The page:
This weekend we celebrate the God’s belief in us! We focus this week on the fulfillment of the mission of Jesus Christ here on earth in anticipation of Pentecost next Sunday. Most parishes will celebrate the Feast of the Ascension of the Lord today, though technically the feast was this past Thursday. The Gospel reading of Matthew 28 for the Feast of the Ascension offers us the great command where Jesus says “OK boys, now it’s your turn. I will always be with you, but now it’s your turn to transform the world in my name. They will listen to you and you will do great things”. Yes, I paraphrased a bit. Jesus, the one who conquered death, healed the sick, gave sight to the blind and now would leave earth to return to heaven says, now you go and do what I did! What do you think the disciples were thinking when he said this? “No way can I do that” would be the first thing in my head.
Have you ever been in a situation where the deck seemed stacked against you and being successful seemed impossible? Did anyone stand by you and constantly remind you “you can do it”?
Twenty-two years ago I was in an accident that left me paralyzed. After a long recovery, which included my ability to walk again, many things seemed impossible. One thing I promised myself was that someday I would run a marathon. Saying it and doing it are two different things. Many years went by, I started a family and even my own business and it stayed a wish because “it was not possible”. In truth, just two years ago I could not run 1 mile. There was no way I could run a marathon. Not me. Not Possible. In fact, that was for crazy 20 something’s and I was now 40 and let’s just say well over 200 pounds.
I learned that doing the impossible requires great discipline, kind of like why the Church asks us to commit to daily prayer – it’s a discipline for excellence. I started slow and after 1 month, I could run 2 miles without a break (we will not talk about my time…I did not die and that’s the key). There are many cold mornings in Wisconsin during the winter months. Staying in my warm bed was very appealing. But the path to accomplishing the impossible is paved with thousands of bricks of small triumphs. Every day I got out of bed for my early morning runs, I laid a brink on that path. Every day I said no to sugar and yes to fresh vegetables, I laid a brick on that path. Did I want to turn back? Heck yes, hundreds of times. This is where the advocate, our coaches and cheerleaders come in. Next week the Holy Spirit will fill us. Jesus is our Spirit, our coach who believes in us. For my running, it was other runners who gave me tips. It was my wife and kids leaving water and oranges at the end of the driveway for me as I passed by on my long runs and a sign that said “Proud of you”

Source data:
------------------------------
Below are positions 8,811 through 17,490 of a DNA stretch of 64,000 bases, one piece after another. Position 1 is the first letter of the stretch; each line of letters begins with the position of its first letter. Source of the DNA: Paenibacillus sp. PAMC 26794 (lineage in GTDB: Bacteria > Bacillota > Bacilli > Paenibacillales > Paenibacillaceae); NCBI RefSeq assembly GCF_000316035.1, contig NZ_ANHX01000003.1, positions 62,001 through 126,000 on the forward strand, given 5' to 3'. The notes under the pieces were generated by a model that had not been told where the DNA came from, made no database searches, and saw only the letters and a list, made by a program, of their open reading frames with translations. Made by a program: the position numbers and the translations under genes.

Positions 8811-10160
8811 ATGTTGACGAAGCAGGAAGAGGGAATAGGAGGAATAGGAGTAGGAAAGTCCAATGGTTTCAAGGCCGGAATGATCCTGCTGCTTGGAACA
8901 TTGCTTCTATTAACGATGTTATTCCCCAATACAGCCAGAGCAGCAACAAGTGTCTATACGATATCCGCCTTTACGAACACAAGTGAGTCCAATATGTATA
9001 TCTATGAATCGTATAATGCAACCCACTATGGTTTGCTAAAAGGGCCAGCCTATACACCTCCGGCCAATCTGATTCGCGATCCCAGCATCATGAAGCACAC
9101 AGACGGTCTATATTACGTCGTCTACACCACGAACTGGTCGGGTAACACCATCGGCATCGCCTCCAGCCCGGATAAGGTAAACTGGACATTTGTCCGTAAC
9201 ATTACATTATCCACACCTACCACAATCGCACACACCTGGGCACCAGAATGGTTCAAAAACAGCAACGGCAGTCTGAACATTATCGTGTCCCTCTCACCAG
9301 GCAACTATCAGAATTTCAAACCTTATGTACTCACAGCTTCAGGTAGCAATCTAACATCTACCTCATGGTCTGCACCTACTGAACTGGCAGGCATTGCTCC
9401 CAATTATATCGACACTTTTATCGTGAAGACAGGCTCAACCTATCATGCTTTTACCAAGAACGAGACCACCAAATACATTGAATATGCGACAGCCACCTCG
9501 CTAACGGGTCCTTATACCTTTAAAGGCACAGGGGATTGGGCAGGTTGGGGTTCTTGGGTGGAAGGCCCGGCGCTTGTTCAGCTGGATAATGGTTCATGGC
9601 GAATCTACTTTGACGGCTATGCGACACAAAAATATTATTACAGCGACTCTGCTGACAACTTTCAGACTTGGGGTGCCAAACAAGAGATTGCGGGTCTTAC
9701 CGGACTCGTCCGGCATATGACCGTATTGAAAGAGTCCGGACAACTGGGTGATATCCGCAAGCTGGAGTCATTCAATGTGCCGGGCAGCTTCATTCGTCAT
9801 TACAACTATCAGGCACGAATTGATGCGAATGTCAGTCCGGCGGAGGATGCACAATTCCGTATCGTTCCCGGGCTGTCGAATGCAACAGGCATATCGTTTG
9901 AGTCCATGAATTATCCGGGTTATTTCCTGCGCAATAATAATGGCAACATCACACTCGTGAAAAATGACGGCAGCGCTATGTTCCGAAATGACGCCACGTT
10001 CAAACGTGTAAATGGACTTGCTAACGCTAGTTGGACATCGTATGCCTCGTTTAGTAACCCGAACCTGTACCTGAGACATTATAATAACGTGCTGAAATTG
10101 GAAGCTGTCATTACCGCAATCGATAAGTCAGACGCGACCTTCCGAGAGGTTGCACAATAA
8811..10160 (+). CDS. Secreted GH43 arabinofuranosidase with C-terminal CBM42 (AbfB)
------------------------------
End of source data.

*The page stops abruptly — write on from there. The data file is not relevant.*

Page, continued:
The first time I ran 8 miles, I just about jumped out of my skin. The impossible was not so impossible. I was still a long way off my goal, but wow, only kind of crazy now. I also noticed that what I was doing was rubbing off on others. My wife started to exercise and two friends did the same. They started to look at themselves different because of my actions – just like scripture says! As 8 miles became 12, the impossible was starting to look more possible. My first run at 15 miles I started to say to my family, “I actually think I can do it”.
On October 13, 2013 I stood at the starting line for the Chicago Marathon with 45,000 other hopefuls thinking “I can do this”. As the miles went by I became more and more confident. I passed the halfway mark faster than I had ever run before. At several points I saw all my family and extended family cheering me on with posters and horns and bells. Along with the 1.8 million spectators I was having the time of my life. Even when trouble started at mile 18 and I started to cramp up, I found my mindset pushing me through. I had trained for this. This is when the daily discipline paid its dividends. Without the discipline it’s too easy to quit, to give up when things get tough. In my mind, I had already crossed the finish line hundreds of times. I just needed to finish for real. Maybe the Church asks us to train hard in our prayer life for the same reason. Finish the race when the journey gets hard. Jesus believes in us and so does the Church!
As long as I live I will never forget the last two miles. I was on autopilot. While every muscle in my body was in pain I was spiritually never more alive. For two solid miles the crowd was 30+ deep and yelling and screaming for every runner and cheering us on for the last push to the finish line. All I could think about was the entrance to heaven with all the choirs of saints and angels cheering us on and I said to myself “If heaven is anything like this, I can’t wait”. When Jesus said to his disciples (and to us) as he was assumed into heaven “Go, therefore, and make disciples of all nations, and behold, I am with you always, until the end of the age” I think he was saying, “ Don’t doubt yourself. You CAN do it. I believe in YOU. People will see your life and be inspired to say I can do it too!”